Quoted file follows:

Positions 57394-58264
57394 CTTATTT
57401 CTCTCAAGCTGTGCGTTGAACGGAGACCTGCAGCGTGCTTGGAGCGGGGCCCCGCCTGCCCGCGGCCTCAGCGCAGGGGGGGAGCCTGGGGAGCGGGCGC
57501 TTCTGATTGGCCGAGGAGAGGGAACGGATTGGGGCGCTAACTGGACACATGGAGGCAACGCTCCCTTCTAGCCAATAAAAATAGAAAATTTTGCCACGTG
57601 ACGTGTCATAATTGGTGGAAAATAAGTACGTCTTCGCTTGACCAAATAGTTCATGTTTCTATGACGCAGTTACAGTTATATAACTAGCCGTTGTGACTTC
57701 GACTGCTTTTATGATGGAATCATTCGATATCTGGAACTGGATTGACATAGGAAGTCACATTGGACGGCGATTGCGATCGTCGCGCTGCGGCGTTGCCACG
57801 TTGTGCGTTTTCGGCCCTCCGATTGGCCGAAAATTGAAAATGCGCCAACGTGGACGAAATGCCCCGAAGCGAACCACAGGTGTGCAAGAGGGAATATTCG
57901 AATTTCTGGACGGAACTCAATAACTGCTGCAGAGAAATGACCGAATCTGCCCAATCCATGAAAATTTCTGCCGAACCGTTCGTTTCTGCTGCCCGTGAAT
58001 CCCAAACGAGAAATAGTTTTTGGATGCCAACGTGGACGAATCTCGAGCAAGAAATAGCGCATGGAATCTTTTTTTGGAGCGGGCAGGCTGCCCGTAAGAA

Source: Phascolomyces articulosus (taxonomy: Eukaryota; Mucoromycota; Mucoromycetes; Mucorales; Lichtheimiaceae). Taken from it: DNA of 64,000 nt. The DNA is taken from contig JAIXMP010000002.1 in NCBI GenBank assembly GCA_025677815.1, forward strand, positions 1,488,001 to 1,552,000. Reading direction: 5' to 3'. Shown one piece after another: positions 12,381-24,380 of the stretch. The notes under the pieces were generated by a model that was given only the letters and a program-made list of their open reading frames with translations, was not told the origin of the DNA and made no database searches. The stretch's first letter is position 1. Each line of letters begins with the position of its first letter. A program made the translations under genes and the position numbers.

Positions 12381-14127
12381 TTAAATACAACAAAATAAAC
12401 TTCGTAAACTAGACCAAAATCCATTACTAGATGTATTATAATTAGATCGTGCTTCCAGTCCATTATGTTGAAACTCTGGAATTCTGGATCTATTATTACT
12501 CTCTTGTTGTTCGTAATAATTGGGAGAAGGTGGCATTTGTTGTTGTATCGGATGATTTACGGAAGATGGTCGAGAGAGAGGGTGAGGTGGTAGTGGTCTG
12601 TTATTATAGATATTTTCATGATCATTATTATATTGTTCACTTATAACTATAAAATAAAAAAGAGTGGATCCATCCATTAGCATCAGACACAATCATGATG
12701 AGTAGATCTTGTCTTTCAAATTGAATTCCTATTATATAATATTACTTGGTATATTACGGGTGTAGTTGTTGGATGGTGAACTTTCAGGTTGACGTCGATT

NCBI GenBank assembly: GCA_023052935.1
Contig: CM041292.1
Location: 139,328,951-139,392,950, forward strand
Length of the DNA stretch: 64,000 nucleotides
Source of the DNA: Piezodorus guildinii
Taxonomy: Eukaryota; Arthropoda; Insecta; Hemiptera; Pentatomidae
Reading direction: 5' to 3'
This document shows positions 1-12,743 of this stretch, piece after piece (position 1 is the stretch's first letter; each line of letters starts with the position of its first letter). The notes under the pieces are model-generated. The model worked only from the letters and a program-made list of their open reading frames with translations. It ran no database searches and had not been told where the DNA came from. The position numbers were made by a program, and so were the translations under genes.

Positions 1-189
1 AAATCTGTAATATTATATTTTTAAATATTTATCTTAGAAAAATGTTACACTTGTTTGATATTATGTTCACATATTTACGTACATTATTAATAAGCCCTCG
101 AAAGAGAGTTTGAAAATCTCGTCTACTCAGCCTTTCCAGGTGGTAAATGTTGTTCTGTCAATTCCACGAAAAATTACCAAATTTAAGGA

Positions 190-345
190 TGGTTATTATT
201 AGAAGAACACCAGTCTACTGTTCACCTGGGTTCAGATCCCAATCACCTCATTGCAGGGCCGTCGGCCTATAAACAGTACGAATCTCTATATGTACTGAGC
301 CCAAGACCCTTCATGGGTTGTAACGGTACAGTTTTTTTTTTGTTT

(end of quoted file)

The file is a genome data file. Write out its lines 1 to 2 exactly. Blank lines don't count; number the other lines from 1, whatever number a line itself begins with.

Positions 57394-58264
57394 CTTATTT